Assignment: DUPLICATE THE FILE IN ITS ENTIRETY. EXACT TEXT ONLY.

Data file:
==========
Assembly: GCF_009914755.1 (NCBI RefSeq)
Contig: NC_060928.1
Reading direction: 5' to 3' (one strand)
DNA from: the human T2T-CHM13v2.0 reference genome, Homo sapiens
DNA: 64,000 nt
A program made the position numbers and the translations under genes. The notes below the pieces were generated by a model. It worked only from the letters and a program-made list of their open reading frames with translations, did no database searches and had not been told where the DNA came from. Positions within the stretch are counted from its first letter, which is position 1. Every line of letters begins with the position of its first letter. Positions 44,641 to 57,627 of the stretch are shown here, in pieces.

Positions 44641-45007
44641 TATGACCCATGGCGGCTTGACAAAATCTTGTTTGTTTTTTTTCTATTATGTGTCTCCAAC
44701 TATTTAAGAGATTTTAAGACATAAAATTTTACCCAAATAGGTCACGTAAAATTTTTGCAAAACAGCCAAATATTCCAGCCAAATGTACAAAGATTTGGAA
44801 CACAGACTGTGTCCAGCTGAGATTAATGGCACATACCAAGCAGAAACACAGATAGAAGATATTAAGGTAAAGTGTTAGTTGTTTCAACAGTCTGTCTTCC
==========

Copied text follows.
Assembly: GCF_009914755.1 (NCBI RefSeq)
Contig: NC_060928.1
Reading direction: 5' to 3' (one strand)
DNA from: the human T2T-CHM13v2.0 reference genome, Homo sapiens
DNA: 64,000 nt
A program made the position numbers and the translations under genes. The notes below the pieces were generated by a model. It worked only from the letters and a program-made list of their open reading frames with translations, did no database searches and had not been told where the DNA came from. Positions within the stretch are counted from its first letter, which is position 1. Every line of letters begins with the position of its first letter. Positions 44,641 to 57,627 of the stretch are shown here, in pieces.

Positions 44641-45007
44641 TATGACCCATGGCGGCTTGACAAAATCTTGTTTGTTTTTTTTCTATTATGTGTCTCCAAC
44701 TATTTAAGAGATTTTAAGACATAAAATTTTACCCAAATAGGTCACGTAAAATTTTTGCAAAACAGCCAAATATTCCAGCCAAATGTACAAAGATTTGGAA
44801 CACAGACTGTGTCCAGCTGAGATTAATGGCACATACCAAGCAGAAACACAGATAGAAGATATTAAGGTAAAGTGTTAGTTGTTTCAACAGTCTGTCTTCC